3. Key concepts and elements

This document uses specific terminology and concepts that are important to understand.

  3.1 Platforms and tools

An LTI-based ecosystem consists of two principal types of software services:

Platform. A tool platform or, more simply, platform has traditionally been a Learning Management Systems (LMS), but it may be any kind of platform that needs to delegate bits of functionality out to a suite of tools.

Tool. The external application or service providing functionality to the platform is called a tool. Examples of tools might include an externally hosted testing system or a server that contains externally hosted premium content.

  3.1.1 Historical identification of LTI integration parties

Note that, historically, LTI referred to platforms as tool consumers and referred to tools as tool providers. As this does not align with usage of these terms within the OAuth2 and OpenID Connect communities, LTI 1.3 no longer uses these terms and shifts to the terms platform and tool to describe the parties involved in an LTI integration.

  3.1.2 LTI Domain Model

This non-normative diagram illustrates the general LTI domain model as defined in this document. Note that in the case of a single tenant model, some one to many relationships will de facto become one to one; for example, a tool will only have one deployment, a platform a single platform instance.

LTI Entity model
Figure 1 Diagram illustrating multiple the main entities making the LTI domain and their relationships.

  3.1.3 Tool Deployment

A deployment of a tool defines the scope of contexts under which a tool is made available. For example, a tool may be deployed by the instructor into a single course, or the the institution may deploy a tool across the whole institution, available to all institution's contexts, present and future.

When a user deploys a tool within their tool platform, the platform MUST generate an immutable deployment_id identifier to identify the integration. A platform MUST generate a unique deployment_id for each tool it integrates with. Every message between the platform and tool MUST include the deployment_id in addition to the client_id.

A platform must always generate a deployment id even if the tool is only deployed once in the platform (see multi-tenant and single-tenant model below).

A tool MUST thus allow multiple deployments on a given platform to share the same client_id and the security contract attached to it. Deployment id as account identifier

A common usage for the tool is to use the deployment id as an account identifier, for example attaching the institution's deployment to the institution's account, or a course-level deployment to a personal instructor's account. Multi-tenant: tool registered once, deployed multiple times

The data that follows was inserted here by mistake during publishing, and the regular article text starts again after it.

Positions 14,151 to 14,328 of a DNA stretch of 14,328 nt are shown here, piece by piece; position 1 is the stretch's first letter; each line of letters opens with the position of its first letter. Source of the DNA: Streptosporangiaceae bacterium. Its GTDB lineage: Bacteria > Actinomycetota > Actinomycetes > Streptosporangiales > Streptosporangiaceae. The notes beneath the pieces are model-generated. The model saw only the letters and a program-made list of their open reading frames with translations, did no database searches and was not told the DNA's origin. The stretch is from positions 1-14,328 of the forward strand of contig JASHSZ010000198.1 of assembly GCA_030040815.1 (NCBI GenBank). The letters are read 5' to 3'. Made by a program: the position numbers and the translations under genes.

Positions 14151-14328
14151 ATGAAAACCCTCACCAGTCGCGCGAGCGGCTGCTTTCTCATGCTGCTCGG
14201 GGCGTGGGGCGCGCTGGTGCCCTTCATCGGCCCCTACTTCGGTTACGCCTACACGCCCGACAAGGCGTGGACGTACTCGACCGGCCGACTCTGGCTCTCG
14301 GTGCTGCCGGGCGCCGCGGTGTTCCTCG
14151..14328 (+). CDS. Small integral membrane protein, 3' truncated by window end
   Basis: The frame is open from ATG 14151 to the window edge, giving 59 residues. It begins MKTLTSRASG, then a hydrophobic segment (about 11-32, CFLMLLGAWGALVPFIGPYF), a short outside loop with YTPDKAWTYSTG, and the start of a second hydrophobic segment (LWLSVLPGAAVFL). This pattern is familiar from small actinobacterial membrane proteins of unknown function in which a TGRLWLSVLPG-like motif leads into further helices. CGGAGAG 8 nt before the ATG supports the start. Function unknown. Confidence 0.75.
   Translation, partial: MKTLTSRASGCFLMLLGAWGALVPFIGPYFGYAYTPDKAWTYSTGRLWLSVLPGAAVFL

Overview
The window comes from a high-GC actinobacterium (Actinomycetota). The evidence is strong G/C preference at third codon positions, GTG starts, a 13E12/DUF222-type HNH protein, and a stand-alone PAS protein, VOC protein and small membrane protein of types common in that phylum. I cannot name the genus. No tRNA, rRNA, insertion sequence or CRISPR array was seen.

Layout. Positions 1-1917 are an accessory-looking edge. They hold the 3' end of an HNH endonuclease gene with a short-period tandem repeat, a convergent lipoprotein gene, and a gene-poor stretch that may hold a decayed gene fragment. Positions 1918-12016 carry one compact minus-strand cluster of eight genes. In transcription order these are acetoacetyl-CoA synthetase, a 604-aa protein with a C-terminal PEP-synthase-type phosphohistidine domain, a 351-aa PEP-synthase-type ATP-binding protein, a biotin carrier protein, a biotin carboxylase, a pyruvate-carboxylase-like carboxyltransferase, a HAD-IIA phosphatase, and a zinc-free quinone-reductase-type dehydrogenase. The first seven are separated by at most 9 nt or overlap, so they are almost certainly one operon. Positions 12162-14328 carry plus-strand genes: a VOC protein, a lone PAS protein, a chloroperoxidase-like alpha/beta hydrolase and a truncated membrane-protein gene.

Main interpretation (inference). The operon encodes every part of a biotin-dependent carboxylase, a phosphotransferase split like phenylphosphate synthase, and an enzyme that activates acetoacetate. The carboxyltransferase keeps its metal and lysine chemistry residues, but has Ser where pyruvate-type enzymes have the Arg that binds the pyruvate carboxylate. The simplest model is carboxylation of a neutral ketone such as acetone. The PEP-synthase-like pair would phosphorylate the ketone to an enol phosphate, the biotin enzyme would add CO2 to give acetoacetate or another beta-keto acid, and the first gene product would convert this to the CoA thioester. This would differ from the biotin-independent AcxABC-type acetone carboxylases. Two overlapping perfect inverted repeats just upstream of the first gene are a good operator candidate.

In this deployment model, the tool is registered once; during registration, the security contract is established, keys are exchanged and a client_id is created by the platform. The tool may then be subsequently deployed once or multiple times, each deployment identified by its own lti deployment_id.

Figure 2 Diagram illustrating multiple deployments of one Tool within the Platform using the same security contract. Single tenant: tool registered and deployed once

In this deployment model, the registration and deployment are often done at the same time, the tool only being deployed once under the given client_id; Each deployment gets its own security contract, and there is a one to one relation between the client_id and deployment_id.

Figure 3 Diagram illustrating multiple deployments of one Tool within the Platform using unique security contracts.

An LTI Link is a reference to a specific tool stored by a platform which may, for example, lead to a specific resource or content hosted on the tool, depending on the message_type of the LTI Link (see sections 3.2 for more information on message_type). The LTI Link is presented by the platform that provides access to the content of the tool and may be used as a means of performing LTI launches within the context of the platform.

Typically an LTI link contains a URL that points to the tool, along with some other metadata used for identification and presentation purposes that are unique to each link. Often LTI Links are presented to a user as an HTML link, but the two concepts should not be confused - an LTI Link is not just a URL, but may contain additional data that must be included in a launch to the tool.

Each LTI Link MUST be associated with a single deployment_id to identify the tool deployment it is linked to. A platform MAY display multiple instances of the same LTI Link within a page.

Each LTI Link connected to a particular resource (as described in section 2.2 below) MUST contain a platform unique identifier named resource_link_id. When an LTI Link is associated with a resource, it is referred to as a Resource Link (see section 4.1 of this document for more details).

  3.1.5 LTI Launch

An LTI Launch refers to the process in which a user interacts with an LTI Link within the platform and is subsequently "launched" into a tool. The data between tool and platform in establishing a launch are defined upon tool integration into the platform. LTI platforms and tools use messages to transfer the user agent from one host to another through an HTML form post redirection containing the message payload. The data of this payload is determined by the message_type as discussed in section 3.2.1 of this document.